The Next Web is out and about in London this week for Internet Week Europe, and you can monitor all our coverage from the event here. Today we were at ExactTarget’s Connections2011 event, where Wikipedia founder Jimmy Wales was talking about, well, Wikipedia.
For those of you that don’t know (there can’t be too many of you), Wikipedia is a not-for-profit online encyclopedia that’s often cited as the classic example of ‘crowdsourcing’. It celebrated its tenth anniversary earlier this year and, in that time, Wikipedia has grown year-on-year, in terms of traffic, languages covered, number of articles and donations from the public.
Indeed, Jimmy announced some pretty impressive figures at the event – it has recently surpassed 420m unique monthly visitors, and there are now over 20 million articles on Wikipedia across almost 300 languages.
Whilst Wales refers to himself as the founder of Wikipedia, on Wikipedia’s own Wikipedia page Larry Sanger is listed as his co-founder and, indeed, Sanger has pulled together a pretty comprehensive list of online resources to back-up his claims to co-founder status. We actually covered one of Sanger’s new projects a couple of weeks ago, which is an online phonics tutorial for children.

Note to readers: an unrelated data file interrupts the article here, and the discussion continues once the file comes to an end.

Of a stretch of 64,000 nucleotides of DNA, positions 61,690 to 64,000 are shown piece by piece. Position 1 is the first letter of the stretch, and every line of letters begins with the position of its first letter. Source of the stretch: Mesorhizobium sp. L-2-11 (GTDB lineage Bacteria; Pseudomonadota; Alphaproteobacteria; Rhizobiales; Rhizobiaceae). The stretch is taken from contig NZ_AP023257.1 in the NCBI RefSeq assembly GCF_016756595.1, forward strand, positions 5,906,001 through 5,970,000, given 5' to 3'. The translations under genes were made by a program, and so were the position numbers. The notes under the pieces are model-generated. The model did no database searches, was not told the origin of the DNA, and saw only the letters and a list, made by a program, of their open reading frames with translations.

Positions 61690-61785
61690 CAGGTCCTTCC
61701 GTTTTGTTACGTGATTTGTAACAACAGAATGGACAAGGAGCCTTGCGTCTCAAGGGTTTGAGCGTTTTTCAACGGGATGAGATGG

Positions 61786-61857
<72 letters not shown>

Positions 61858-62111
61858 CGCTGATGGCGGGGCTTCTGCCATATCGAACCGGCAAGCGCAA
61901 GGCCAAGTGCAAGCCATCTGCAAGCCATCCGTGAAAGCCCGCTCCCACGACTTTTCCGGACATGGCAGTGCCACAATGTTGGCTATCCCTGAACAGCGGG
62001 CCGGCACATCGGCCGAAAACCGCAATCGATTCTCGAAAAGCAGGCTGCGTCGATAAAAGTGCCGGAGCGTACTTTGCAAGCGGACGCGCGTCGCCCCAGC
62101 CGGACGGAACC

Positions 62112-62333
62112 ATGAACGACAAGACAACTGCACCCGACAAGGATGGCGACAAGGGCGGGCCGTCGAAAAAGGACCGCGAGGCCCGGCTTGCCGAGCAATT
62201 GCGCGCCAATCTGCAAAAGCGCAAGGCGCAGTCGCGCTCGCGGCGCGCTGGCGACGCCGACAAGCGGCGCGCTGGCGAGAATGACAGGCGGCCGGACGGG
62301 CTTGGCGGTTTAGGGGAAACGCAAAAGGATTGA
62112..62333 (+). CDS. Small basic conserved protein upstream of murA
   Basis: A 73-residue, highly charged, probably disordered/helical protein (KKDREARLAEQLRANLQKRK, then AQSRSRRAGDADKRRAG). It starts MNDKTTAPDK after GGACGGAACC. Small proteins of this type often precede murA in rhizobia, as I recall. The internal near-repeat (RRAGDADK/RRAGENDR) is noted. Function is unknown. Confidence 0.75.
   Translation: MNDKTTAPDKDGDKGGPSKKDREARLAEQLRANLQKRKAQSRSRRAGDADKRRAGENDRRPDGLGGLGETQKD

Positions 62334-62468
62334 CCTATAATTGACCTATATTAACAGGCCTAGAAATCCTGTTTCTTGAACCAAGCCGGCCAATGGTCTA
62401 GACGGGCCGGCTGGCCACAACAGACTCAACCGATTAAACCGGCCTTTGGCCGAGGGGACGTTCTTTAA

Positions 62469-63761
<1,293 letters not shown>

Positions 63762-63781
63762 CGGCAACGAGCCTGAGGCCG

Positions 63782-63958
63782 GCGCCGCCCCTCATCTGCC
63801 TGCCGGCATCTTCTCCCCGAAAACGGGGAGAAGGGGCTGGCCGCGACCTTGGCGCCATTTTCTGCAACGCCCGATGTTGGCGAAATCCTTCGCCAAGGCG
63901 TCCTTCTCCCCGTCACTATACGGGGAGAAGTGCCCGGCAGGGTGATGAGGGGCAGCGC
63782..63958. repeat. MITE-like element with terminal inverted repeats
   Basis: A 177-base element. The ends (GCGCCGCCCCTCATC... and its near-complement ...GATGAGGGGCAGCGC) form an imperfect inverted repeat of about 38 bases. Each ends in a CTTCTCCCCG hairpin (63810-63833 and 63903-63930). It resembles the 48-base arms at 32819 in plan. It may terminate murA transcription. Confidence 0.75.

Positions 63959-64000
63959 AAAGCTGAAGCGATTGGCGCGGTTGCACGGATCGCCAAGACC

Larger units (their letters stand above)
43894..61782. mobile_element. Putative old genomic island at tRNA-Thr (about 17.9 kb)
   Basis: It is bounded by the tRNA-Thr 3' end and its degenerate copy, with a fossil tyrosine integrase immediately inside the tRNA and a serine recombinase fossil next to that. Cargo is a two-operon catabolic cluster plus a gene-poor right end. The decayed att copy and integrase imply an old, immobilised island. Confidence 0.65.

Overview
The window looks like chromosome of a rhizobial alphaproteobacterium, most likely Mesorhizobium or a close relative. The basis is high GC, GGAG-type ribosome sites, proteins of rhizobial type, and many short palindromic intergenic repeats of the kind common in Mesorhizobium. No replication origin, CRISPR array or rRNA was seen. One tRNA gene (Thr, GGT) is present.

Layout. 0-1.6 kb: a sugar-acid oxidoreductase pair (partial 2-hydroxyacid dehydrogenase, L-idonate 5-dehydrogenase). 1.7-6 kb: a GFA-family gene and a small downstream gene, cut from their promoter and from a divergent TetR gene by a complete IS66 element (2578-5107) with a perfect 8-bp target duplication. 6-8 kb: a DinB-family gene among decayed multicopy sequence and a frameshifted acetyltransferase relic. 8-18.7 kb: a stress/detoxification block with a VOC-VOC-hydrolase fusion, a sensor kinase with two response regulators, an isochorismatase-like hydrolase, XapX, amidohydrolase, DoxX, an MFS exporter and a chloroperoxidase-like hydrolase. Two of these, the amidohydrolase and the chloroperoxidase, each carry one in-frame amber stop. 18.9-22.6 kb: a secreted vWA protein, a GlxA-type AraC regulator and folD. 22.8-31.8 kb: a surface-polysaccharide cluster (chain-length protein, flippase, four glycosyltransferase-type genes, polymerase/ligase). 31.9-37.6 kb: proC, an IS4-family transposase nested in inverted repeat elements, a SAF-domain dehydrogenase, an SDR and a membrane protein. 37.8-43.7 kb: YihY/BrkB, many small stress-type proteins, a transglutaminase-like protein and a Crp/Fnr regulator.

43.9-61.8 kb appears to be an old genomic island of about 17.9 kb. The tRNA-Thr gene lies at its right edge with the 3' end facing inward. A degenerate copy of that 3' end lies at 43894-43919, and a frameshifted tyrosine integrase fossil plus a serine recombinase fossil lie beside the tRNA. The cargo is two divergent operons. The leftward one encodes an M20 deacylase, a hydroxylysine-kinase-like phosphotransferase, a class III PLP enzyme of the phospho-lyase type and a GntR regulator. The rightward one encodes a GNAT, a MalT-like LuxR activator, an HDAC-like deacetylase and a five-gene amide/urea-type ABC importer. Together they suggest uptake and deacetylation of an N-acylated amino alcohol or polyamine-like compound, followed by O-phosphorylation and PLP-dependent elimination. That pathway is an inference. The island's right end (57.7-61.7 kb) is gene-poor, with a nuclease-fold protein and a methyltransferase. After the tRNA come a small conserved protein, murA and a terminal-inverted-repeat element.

But today was about Jimmy Wales. And at Battersea Evolution, a new-ish events venue in South West London’s Battersea Park, The Next Web caught up with the Wikipedia man to get some insights on where Wikipedia is today, censorship in China, languages, donations, his for-profit Wikia website…and why he hates the word ‘crowdsourcing’.